Me, I'm waiting for a seq

      • by KozmoStevnNaut (630146) <{moc.liamg} {ta} {nvetskirneh}> on Saturday November 01, 2008 @02:09PM (#25596201)

        Having played it almost non-stop since the european release (oct. 30), I will say that it's Fallout, but not as you know it. Approach it with an open mind and don't be afraid to explore. The game will guide you a bit better than the originals, but it's still very easy to get yourself into some serious trouble.

        Yes, there is a bit of console-ism in the feel of the game, but holding your trusty hunting rifle as you crest a hill and look across the barren capital wasteland, the sun scorching the desolate landscape, the wind howling and kicking up dust devils, your geiger counter ticking because of the ooze-filled barrels in the abandoned scrapyard below, it just feels right. I haven't even really bothered with the main quest so far, I'm having far too much fun exploring what's left of civilization.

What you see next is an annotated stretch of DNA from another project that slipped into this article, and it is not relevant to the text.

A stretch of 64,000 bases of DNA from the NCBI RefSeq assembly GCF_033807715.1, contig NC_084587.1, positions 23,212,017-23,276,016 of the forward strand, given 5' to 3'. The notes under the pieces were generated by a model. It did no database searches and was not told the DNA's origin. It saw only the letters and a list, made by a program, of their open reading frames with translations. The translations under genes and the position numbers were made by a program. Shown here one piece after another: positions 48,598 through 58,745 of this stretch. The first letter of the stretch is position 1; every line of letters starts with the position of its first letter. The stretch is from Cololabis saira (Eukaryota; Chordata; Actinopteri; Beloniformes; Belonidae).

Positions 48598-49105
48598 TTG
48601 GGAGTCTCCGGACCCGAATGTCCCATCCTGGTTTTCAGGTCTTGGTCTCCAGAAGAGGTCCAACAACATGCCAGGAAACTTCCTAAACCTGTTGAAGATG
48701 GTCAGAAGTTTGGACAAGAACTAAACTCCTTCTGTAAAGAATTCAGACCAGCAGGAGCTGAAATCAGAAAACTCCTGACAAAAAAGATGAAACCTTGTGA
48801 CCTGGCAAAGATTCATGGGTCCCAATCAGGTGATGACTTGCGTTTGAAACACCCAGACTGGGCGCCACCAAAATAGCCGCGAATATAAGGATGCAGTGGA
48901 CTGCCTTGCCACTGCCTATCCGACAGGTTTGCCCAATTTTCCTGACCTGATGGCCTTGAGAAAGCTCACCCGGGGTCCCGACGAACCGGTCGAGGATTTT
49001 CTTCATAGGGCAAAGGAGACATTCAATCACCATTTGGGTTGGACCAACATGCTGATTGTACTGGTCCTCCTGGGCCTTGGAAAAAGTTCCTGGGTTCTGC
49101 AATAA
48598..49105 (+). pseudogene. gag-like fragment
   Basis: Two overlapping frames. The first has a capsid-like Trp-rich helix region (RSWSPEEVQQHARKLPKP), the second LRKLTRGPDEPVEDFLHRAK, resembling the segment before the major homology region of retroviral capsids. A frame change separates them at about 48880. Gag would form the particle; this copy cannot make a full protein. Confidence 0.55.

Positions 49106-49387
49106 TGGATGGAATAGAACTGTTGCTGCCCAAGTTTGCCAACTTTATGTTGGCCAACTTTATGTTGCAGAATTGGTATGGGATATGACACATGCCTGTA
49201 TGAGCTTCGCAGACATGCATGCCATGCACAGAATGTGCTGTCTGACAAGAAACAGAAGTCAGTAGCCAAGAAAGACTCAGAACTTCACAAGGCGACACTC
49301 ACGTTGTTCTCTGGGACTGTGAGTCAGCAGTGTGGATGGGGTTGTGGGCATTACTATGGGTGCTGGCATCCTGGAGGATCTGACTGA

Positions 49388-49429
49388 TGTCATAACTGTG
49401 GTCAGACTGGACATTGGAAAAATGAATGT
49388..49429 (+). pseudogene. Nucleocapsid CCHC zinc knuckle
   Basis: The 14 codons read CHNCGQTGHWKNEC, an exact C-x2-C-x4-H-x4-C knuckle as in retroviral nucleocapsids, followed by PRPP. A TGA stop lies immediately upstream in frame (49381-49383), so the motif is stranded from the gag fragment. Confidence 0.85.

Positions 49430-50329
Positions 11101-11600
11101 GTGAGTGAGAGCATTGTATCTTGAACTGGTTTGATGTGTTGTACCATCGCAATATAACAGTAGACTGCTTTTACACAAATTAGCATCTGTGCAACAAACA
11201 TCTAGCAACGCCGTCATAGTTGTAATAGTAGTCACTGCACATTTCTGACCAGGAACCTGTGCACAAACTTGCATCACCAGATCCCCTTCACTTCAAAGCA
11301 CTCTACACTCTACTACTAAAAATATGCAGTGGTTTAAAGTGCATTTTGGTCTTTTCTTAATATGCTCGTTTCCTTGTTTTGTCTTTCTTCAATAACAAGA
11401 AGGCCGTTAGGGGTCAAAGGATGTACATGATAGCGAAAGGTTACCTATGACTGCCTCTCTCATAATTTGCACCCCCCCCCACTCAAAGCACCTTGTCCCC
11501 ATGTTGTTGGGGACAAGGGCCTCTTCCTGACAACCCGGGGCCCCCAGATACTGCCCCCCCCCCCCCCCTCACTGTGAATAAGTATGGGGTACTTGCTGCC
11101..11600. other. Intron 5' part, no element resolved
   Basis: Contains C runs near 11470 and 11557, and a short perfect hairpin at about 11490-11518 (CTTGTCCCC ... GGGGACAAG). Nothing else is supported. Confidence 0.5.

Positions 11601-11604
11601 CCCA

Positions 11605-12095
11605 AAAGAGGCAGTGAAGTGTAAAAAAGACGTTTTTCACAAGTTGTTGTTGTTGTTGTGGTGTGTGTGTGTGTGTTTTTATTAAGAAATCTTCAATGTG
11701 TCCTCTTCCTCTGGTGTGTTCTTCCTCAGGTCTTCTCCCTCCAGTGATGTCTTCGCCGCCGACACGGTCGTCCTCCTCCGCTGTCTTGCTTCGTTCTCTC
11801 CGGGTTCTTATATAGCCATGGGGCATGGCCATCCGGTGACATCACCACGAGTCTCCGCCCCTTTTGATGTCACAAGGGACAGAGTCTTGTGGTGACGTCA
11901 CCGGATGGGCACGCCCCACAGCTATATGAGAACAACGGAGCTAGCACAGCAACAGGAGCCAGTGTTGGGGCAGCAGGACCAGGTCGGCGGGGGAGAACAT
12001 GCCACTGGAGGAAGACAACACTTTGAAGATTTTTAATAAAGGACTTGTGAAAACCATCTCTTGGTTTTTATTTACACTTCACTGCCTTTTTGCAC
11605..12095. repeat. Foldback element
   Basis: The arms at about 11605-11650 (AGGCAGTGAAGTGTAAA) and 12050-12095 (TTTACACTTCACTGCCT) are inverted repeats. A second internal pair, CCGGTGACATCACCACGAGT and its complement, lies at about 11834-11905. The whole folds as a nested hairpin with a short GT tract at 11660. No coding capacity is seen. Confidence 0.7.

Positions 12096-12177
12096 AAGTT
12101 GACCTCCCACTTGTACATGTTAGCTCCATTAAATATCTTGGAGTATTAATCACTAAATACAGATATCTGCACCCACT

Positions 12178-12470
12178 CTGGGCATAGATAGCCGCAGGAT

Wandering across the desert and keeping an eye out for radscorpions, raiders, molerats etc. you might come across a manhole cover hidden in some shrubs or perhaps spot a radio tower that's still standing. And you're definitely rewarded for exploring, perhaps not in loot, but definitely in immersive experiences.

        I love and treasure the experiences I've had in Fallouts 1 and 2, and Fallout 3 is definitely shaping up to give me a completely dissimilar experience.

        • Re: (Score:3, Informative)

          I love and treasure the experiences I've had in Fallouts 1 and 2, and Fallout 3 is definitely shaping up to give me a completely dissimilar experience.

          That should have been "and Fallout 3 is definitely shaping up to give me a not completely dissimilar experience."